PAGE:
50 Words or Less
The Bettinardi BB1 is the staple of the 2016 BB putter line with a standard Anser design and some modern cosmetic appeal sure to make an impression.
The Bettinardi BB1 is always one of the most desired shapes in the new BB series. Though the rest of the lineup will usually rotate different head shapes, the BB1 is always in the mix. The 2016 version of the BB1 is really no different than previous BB1’s as far functionality and performance, but if you’re looking to make a bold and youthful statement with its appearance, then you’re in luck.
As I’ve stated in the other reviews for the 2016 BB putters, the Midnight Black PVD finish on the Bettinardi BB1 feels somewhat confused and stuck in the middle of an identity crisis. For my money, I’d rather see Bettinardi go with either a deeper, darker color or go all out with a standout rainbow/oil PVD effect. This PVD has shown blemishes fairly easily for us which is disappointing for a supposedly durable finish. I suppose it’s not dissimilar to owning a black car (which I also mistakenly bought this year).
The lime paint and grip are cool if you’re the right demographic, but I already envision the poor guy in a mid-life crisis wearing a flat bill and using one of these on the course. Of course, if you’re from the younger crowd, then I’m ok with this. Enjoy your youth! The BB1 is typically a classic putter with a classic shape, signature honeycomb face milling, and modest aesthetics, with a wide range of appeal. This 2016 version maintains the classic shape and cool face milling, but has certainly narrowed its audience in appearance alone.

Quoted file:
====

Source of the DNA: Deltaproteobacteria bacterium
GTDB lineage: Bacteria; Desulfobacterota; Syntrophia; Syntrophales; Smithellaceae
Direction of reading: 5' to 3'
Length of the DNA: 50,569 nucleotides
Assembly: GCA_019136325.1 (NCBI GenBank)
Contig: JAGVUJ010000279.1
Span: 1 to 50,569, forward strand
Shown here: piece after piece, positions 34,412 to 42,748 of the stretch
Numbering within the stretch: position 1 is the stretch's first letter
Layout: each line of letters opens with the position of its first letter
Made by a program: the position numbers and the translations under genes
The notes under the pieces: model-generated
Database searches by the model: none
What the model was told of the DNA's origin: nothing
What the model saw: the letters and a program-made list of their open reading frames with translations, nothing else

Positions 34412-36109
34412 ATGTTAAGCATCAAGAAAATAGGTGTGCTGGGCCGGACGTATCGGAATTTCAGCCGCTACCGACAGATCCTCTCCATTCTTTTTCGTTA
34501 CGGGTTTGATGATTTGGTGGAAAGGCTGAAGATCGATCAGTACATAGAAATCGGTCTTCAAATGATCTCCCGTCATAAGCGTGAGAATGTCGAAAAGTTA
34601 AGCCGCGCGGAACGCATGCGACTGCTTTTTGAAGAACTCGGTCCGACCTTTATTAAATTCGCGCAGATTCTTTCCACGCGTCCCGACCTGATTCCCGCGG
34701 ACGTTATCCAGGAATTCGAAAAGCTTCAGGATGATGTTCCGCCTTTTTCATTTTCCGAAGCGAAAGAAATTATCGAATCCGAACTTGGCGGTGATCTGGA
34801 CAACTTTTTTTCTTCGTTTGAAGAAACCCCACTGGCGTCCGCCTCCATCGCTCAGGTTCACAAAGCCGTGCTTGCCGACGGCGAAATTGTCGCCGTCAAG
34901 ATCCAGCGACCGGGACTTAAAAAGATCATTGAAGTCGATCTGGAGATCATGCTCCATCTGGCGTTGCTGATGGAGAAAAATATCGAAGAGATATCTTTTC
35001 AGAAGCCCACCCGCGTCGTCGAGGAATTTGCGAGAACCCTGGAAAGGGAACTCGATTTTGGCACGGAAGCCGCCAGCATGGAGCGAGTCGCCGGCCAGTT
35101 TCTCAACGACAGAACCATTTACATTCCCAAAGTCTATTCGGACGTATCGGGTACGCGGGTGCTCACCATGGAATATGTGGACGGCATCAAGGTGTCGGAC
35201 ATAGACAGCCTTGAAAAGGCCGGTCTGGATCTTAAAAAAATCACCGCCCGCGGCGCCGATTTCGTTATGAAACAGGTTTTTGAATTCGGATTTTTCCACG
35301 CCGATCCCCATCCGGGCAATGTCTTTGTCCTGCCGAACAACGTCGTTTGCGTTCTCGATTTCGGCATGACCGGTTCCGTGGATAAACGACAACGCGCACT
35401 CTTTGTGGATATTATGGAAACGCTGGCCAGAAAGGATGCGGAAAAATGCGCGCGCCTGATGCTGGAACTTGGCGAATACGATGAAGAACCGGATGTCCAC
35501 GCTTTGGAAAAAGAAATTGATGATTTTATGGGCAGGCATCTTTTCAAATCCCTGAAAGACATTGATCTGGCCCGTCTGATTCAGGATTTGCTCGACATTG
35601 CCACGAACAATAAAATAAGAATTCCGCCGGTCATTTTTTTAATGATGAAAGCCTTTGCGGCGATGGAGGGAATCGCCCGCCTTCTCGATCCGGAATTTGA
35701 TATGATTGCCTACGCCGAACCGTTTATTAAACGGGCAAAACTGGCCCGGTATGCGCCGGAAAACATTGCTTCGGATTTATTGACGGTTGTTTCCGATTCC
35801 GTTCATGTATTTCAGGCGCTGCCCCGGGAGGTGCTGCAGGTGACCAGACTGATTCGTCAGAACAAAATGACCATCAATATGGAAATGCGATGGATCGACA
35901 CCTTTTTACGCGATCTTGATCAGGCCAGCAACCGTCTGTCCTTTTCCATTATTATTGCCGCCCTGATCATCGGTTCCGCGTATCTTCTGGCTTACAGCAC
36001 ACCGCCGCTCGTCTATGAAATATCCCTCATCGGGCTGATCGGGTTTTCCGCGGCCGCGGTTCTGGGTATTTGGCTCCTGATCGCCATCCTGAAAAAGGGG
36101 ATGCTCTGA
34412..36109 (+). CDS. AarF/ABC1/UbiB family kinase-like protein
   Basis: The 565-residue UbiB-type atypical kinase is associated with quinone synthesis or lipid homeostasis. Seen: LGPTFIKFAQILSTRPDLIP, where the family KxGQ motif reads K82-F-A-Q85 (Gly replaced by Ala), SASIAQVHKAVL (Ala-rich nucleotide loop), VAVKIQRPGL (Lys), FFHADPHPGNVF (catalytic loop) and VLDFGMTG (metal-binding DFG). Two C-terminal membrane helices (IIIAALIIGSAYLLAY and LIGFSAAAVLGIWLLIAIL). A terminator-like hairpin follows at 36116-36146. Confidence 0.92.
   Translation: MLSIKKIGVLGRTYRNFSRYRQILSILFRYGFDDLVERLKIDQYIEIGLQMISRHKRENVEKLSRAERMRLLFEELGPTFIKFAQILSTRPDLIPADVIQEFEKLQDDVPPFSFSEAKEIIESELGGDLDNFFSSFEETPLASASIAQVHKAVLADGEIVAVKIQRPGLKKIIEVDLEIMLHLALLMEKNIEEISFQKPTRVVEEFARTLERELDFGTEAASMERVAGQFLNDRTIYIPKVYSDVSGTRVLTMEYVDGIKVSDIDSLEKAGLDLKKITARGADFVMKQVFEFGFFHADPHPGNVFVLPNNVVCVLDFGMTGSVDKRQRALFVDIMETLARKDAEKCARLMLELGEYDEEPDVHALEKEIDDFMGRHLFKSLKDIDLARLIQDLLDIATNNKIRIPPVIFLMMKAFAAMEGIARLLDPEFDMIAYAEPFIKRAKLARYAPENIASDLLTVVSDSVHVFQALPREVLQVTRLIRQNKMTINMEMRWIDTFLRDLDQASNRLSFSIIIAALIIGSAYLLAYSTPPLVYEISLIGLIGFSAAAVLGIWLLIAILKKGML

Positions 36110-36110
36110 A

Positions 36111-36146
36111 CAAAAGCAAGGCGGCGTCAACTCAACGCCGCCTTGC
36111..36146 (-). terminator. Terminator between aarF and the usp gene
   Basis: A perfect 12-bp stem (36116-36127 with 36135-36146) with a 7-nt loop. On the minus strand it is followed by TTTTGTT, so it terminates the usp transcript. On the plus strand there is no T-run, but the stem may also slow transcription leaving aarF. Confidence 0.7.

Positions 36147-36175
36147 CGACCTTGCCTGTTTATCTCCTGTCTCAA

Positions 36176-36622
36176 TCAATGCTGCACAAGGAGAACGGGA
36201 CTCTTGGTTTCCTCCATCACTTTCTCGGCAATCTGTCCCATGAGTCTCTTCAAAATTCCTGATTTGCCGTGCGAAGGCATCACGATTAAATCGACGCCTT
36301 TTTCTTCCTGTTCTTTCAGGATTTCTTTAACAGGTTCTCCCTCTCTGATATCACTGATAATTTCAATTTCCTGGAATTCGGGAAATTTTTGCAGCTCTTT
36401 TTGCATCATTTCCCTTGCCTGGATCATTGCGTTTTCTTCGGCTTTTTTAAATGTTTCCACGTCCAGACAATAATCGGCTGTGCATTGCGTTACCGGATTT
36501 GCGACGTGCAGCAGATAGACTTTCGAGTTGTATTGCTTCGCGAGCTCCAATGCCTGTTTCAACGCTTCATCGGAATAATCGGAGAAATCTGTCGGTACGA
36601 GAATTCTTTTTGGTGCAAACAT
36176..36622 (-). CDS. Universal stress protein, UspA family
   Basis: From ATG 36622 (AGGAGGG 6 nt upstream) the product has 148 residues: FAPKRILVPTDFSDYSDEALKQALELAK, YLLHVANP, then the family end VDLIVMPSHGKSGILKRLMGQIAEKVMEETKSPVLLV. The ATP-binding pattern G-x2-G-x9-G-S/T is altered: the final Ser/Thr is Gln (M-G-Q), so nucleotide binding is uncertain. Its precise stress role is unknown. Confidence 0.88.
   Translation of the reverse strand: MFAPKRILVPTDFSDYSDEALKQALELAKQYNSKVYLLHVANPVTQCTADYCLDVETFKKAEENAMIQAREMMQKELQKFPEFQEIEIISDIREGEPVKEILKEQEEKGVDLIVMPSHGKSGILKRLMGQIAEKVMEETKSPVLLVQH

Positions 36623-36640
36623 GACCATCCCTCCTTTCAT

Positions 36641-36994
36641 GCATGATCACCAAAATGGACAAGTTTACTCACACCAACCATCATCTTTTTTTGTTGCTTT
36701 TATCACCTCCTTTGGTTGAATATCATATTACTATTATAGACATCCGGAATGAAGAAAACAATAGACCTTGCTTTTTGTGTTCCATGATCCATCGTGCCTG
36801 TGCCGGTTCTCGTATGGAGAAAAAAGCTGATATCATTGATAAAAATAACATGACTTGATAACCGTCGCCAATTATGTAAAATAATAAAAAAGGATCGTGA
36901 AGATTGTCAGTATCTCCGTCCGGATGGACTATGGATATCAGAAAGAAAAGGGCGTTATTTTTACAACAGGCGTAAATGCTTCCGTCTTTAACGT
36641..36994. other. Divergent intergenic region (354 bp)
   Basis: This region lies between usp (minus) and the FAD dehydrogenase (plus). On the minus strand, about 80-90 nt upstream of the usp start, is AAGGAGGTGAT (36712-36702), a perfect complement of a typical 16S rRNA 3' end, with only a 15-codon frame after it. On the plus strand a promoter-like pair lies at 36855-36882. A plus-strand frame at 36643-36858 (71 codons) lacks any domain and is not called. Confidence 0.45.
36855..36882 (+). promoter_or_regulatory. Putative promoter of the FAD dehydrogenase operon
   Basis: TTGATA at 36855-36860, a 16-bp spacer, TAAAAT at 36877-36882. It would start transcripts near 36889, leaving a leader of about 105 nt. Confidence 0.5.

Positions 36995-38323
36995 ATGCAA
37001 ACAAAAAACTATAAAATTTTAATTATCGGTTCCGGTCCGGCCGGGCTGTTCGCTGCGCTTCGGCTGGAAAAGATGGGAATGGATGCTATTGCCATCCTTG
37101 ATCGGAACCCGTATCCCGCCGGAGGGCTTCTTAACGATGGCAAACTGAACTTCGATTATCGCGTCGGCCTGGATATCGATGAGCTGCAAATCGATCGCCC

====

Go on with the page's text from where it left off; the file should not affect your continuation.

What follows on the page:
Sound & Feel
When you hit the Bettinardi BB1 it has a very distinct and firm click to it in both sound and feel. The sound changes quite quickly as you get away from the sweet spot which I have always found to be somewhat small on the BB1. I’ve really liked a lot of the older BB1s, but ultimately could never play them for that very reason. The feel is very responsive and far from forgiving. You’ll know exactly where you hit every shot, but if you leave that sweet spot, expect to be rewarded with an unpleasant feel.
Referring back to the points about feel, the small sweet spot of the Bettinardi BB1 definitely directly affected the performance for me. I’ll happily go on record of saying that I think Bob Bettinardi and co. could mill literally anything in the world with the tightest tolerances. This is how we end up with cool signature face milling and consistently well-balanced putters, but if the sweet spot is extremely small, you still need to have a perfect and repeatable stroke to hit good putts. When you hit the BB1 well, the ball has a good roll, but you can expect to pay for your misses from a less than perfect stroke. Ultimately, the BB1 is a good performing Anser that is going to appeal more to the better putters than the wider masses.
My biggest issue with the Bettinardi BB1 is not in how well the putter works. It’s perfectly fine that we aren’t a good mix because that’s just golf. What I was less than impressed with was the departure from what Bettinardi has historically done well – making classic and good looking putters. I would equate it to bands saying they’re tired of playing the same old songs that their fans want to hear so they’re going to perform their new material. I’m sure plenty of loyalists will still buy the new BB1, and I’m more than fine with expressing a little character, but I just don’t feel like this is the best Bettinardi BB1 we’ve seen to date.